In lieu of May Day 2014 #decolonize, I’m posting this informative article on the origins and significance of MayDay to workers.
From the Worker’s Solidarity Movement page:
“In 1887 four Chicago anarchists were executed. A fifth cheated the hangman by killing himself in prison. Three more were to spend 6 years in prison until pardoned by Governor Altgeld who said the trial that convicted them was characterised by “hysteria, packed juries and a biased judge”. The state had, in the words of the prosecution put “Anarchy .. on trial” and hoped their deaths would also be the death of the anarchist idea.
The anarchists were trade union organisers and May Day became an international workers day to remember their sacrifice. They were framed on false charges of throwing a bomb at police breaking up a demonstration in Chicago. This was part of a strike demanding an 8 hour day involving 400,000 workers in Chicago that started May 1st 1886 .
A history of the Chicago events
Not many people know why May Day became International Workers Day and why we should still celebrate it. It all began over a century ago when the American Federation of Labour adopted an historic resolution which asserted that “eight hours shall constitute a legal day’s labour from and after May 1st, 1886”.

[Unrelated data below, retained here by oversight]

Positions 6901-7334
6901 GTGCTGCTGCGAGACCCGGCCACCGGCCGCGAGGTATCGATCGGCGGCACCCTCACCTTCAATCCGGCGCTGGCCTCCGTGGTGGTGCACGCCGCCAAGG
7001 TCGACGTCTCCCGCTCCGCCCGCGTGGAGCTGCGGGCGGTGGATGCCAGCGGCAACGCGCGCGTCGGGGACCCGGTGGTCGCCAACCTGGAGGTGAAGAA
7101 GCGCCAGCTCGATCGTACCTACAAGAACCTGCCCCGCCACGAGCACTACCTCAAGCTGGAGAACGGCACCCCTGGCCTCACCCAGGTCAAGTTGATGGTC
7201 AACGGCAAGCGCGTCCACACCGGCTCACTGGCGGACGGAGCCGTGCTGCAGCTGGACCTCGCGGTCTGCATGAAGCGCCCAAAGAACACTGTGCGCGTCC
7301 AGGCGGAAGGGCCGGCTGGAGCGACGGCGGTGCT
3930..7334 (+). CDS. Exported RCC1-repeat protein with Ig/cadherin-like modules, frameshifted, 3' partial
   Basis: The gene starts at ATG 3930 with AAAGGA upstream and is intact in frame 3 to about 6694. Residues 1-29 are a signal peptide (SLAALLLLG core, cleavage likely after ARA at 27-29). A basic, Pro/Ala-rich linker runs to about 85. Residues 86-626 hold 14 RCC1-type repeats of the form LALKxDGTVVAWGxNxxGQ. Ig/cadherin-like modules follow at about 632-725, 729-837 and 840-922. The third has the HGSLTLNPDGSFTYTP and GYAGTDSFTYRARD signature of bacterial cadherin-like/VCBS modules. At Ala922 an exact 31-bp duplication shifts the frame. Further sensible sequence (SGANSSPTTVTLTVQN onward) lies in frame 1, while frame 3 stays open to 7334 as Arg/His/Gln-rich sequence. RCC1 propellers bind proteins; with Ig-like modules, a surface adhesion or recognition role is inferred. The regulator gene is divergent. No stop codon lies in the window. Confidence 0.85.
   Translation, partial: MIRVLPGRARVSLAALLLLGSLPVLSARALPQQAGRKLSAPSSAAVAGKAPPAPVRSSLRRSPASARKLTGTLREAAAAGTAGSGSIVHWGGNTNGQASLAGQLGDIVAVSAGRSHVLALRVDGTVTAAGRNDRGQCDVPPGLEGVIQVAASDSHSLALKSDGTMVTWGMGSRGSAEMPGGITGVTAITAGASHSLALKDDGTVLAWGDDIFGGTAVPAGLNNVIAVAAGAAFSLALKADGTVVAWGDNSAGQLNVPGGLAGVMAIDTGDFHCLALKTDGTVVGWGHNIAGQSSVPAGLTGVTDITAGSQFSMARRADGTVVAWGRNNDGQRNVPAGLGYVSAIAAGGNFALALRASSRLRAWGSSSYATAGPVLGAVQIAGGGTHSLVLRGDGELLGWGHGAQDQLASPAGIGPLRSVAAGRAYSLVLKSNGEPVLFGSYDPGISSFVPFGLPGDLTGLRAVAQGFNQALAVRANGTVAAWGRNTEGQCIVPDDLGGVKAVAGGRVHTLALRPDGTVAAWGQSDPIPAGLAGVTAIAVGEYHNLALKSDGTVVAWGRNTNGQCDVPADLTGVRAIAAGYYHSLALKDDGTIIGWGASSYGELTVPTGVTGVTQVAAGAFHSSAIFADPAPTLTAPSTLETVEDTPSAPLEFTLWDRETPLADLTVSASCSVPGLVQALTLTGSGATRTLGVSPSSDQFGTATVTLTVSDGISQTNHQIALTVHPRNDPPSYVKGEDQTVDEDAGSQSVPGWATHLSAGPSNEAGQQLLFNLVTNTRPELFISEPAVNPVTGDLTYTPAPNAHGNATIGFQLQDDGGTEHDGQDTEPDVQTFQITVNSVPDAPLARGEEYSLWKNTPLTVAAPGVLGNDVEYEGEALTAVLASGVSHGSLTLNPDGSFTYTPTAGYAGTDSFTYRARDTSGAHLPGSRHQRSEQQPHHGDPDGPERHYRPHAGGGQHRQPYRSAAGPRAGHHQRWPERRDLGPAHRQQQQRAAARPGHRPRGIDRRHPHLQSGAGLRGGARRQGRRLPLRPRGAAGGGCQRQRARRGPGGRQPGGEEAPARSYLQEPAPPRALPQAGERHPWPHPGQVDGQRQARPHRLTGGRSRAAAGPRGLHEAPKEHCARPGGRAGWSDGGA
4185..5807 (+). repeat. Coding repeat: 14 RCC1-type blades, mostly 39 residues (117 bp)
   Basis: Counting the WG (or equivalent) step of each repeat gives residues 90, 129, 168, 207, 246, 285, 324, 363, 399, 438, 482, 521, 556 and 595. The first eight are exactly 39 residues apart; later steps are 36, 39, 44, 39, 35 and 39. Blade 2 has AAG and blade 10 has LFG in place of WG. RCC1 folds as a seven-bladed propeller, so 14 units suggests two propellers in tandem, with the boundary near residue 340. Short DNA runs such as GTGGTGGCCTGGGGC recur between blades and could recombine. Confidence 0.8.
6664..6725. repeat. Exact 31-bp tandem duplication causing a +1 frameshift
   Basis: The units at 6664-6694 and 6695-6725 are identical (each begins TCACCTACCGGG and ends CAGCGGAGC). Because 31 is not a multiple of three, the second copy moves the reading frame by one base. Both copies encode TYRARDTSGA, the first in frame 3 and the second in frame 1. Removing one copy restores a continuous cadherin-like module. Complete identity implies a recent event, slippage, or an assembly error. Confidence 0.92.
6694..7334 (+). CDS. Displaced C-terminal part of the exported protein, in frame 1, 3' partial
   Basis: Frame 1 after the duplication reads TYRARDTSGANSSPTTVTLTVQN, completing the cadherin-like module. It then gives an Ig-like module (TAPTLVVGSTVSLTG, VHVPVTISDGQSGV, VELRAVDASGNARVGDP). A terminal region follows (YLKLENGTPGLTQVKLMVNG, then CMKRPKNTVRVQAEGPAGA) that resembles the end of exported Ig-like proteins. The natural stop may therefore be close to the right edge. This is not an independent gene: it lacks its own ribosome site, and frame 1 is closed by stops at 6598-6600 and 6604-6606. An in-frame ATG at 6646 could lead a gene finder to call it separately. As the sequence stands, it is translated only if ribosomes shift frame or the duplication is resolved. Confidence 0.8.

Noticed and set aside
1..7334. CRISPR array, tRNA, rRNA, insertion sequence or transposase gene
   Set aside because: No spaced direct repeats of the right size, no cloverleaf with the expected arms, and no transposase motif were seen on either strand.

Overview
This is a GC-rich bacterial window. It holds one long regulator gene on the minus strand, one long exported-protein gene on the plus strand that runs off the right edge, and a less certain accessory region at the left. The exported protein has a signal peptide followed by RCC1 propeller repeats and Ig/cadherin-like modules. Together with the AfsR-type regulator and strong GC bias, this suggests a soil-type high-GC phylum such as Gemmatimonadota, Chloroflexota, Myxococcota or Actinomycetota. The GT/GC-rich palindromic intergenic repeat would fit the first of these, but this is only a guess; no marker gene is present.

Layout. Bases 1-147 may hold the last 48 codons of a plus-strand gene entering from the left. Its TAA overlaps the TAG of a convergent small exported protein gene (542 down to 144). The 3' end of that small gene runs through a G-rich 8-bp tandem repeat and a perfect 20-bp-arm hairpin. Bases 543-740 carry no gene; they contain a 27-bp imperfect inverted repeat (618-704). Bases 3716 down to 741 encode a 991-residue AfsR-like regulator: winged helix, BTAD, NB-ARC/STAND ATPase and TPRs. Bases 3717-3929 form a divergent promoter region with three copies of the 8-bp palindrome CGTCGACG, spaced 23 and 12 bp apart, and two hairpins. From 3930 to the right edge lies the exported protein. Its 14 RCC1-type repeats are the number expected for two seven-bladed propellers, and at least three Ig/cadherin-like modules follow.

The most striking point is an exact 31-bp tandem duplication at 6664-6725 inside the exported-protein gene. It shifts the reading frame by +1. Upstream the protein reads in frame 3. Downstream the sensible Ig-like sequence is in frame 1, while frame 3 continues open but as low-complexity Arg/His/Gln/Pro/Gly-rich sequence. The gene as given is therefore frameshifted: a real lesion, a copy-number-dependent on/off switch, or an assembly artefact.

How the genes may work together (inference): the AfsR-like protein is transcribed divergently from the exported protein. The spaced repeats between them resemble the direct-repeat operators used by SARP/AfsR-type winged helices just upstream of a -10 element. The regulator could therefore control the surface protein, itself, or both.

In the months prior to this date workers in there thousands were drawn into the struggle for the shorter day. Skilled and unskilled, black and white, men and women, native and immigrant were all becoming involved.
In Chicago alone 400,000 were out on strike. A newspaper of that city reported that “no smoke curled up from the tall chimneys of the factories and mills, and things had assumed a Sabbath-like appearance”. This was the main centre of the agitation, and here the anarchists were in the forefront of the labour movement. It was to no small extent due to their activities that Chicago became an outstanding trade union centre and made the biggest contribution to the eight-hour movement.
When on May 1st 1886, the eight hour strikes convulsed that city, one half of the workforce at the McCormick Harvester Co. came out. Two days later a mass meeting was held by 6,000 members of the ‘lumber shovers’ union who had also come out. The meeting was held only a block from the McCormick plant and was joined by some 500 of the strikers from there.
The workers listened to a speech by the anarchist August Spies, who has been asked to address the meeting by the Central Labour Union. While Spies was speaking, urging the workers to stand together and not give in to the bosses, the strikebreakers were beginning to leave the nearby McCormick plant.
The strikers, aided by the ‘lumber shovers’ marched down the street and forced the scabs back into the factory. Suddenly a force of 200 police arrived and, without any warning, attacked the crowd with clubs and revolvers. They killed at least one striker, seriously wounded five or six others and injured an indeterminate number.
Outraged by the brutal assaults he had witnessed, Spies went to the office of the Arbeiter-Zeitung (a daily anarchist newspaper for German immigrant workers) and composed a circular calling on the workers of Chicago to attend a protest meeting the following night.”